nerability to accidents and possible attack, oil-supply disruptions, and other national security issues. We concluded as follows:
The nation’s electric grid is subject to periodic failures because of transmission congestion and the lack of adequate reserve capacity. These failures are considered an external effect, as individual consumers of electricity do not take into account the impact of their consumption on aggregate load. The associated and possibly significant damages of grid failure underscore the importance of carefully analyzing the costs and benefits of investing in a modernized grid—one that takes advantage of new smart technology and that is better able to handle intermittent renewable-power sources.
The external costs of accidents at energy facilities are largely taken into account by their owners and, at least in the case of our nation’s oil and gas transmission networks, are of negligible magnitude per barrel of oil or thousand cubic feet of gas shipped.
Because the United States is such a large consumer of oil, policies to reduce domestic demand can also reduce the world oil price, thereby benefiting the nation through lower prices on the remaining oil it imports. Government action may thus be a desirable countervailing force to monopoly or cartel-producer power. However, the committee does not consider this influence of a large single buyer (known as monopsony power) to be a benefit that is external to the market price of oil. It was therefore deemed to be outside the scope of this report.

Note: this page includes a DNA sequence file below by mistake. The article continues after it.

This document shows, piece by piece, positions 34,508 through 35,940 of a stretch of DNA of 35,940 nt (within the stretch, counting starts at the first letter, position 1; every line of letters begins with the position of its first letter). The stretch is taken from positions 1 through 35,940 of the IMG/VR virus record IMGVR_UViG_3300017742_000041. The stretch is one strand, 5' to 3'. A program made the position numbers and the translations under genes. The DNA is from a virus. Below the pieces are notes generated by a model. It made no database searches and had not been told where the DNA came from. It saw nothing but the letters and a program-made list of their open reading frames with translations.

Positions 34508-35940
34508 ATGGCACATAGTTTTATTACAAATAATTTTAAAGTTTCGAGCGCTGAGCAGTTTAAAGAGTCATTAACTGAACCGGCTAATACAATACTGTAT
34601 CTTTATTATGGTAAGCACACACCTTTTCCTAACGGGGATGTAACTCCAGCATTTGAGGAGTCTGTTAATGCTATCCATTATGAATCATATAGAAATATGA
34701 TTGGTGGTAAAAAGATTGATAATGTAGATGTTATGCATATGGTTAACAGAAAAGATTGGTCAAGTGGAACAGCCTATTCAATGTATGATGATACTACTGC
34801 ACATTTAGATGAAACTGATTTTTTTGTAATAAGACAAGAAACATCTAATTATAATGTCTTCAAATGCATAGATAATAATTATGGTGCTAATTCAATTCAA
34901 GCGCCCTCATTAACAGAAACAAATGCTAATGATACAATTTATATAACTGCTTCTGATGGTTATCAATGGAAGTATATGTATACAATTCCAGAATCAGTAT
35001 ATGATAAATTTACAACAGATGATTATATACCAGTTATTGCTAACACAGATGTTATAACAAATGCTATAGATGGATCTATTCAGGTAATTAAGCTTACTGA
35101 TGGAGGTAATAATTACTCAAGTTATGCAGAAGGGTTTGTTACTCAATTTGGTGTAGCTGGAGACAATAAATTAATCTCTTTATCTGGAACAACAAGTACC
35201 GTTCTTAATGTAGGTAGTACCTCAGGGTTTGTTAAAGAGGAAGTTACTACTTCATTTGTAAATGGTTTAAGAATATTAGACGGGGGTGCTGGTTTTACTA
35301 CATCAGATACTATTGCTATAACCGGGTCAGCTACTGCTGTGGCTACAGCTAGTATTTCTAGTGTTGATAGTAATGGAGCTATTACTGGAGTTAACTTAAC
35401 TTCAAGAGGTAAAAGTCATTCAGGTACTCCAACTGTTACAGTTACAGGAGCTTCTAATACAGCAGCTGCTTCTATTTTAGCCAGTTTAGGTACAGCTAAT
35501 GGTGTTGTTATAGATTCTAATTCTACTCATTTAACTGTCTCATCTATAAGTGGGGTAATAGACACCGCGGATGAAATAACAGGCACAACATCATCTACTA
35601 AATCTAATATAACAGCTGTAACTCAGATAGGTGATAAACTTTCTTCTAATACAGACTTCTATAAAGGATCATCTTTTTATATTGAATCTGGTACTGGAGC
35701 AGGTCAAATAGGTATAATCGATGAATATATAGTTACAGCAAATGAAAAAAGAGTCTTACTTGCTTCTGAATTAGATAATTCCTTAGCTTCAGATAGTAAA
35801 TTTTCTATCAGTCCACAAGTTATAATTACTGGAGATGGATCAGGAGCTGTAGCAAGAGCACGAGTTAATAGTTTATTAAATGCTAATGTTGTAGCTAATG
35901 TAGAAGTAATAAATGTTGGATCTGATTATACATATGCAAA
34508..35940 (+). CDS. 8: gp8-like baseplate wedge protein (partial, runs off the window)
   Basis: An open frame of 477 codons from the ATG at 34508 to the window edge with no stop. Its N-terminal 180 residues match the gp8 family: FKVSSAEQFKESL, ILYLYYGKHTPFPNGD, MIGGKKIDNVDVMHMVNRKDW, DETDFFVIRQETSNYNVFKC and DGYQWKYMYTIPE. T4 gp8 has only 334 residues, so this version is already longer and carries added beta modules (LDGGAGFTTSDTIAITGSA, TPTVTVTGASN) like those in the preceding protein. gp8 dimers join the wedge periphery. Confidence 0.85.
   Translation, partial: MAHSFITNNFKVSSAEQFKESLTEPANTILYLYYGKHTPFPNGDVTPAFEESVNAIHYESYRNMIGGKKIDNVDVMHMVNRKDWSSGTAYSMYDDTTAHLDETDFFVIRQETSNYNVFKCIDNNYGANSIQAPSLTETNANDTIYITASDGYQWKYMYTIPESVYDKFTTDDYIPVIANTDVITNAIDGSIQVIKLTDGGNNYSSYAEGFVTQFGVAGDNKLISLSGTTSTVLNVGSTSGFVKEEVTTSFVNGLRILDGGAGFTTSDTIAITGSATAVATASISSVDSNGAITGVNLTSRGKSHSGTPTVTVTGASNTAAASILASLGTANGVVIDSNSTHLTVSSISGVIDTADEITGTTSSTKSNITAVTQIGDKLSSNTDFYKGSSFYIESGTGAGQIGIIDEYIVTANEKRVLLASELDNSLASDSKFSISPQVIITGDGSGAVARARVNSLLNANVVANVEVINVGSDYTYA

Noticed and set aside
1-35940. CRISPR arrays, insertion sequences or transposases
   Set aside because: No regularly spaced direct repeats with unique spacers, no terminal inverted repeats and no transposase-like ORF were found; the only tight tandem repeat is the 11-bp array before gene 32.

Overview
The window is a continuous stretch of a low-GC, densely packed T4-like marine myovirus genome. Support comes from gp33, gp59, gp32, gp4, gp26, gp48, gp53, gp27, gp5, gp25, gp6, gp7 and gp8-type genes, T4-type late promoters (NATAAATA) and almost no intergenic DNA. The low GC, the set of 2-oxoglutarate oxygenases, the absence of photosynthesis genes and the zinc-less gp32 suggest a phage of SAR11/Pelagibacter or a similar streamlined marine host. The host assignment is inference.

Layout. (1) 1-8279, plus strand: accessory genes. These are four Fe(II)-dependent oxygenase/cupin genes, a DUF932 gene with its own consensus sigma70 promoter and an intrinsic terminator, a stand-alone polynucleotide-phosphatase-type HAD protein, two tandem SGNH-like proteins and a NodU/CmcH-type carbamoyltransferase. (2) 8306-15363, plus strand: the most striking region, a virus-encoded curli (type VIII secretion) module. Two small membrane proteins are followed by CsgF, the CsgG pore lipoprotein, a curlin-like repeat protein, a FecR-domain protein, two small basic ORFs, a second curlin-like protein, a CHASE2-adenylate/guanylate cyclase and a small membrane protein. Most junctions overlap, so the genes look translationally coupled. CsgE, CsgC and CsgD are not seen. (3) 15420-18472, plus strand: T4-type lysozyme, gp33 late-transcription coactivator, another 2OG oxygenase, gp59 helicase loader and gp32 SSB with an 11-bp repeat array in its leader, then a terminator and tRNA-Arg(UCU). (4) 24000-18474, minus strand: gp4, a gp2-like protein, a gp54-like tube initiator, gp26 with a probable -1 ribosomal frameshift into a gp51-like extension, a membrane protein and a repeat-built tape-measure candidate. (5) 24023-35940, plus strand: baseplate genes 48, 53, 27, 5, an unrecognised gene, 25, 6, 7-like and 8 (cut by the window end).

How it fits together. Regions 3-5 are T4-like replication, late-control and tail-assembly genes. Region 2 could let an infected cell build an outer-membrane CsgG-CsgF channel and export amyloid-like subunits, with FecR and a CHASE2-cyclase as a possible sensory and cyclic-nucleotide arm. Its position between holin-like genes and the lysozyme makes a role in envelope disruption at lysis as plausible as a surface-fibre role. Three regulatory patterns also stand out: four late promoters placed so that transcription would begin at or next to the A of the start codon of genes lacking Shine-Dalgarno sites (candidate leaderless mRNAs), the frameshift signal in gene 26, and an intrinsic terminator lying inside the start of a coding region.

Although sharp and unexpected increases in oil prices adversely affect the U.S. economy, the macroeconomic disruptions they cause do not fall into the category of external effects and damages. Estimates in the literature of the macroeconomic costs of disruptions and adjustments range from $2 to $8 per barrel.
Dependence on imported oil has well-recognized implications for foreign policy, and although we find that some of the effects can be viewed as external costs, it is currently impossible to quantify them. For example, the role of the military in safeguarding foreign supplies of oil is often identified as a relevant factor. However, the energy-related reasons for a military presence in certain areas of the world cannot readily be disentangled from the nonenergy-related reasons. Moreover, much of the military cost is likely to be fixed in nature. For example, even a 20% reduction in oil consumption, we believe, would probably have little impact on the strategic positioning of U.S. military forces throughout the world.
Nuclear waste raises important security issues and poses tough policy challenges. The extent to which associated external effects exist is hard to assess, and even when identified they are very difficult to quantify. Thus, although we do not present numerical values in this report, we recognize the importance of studying these issues further.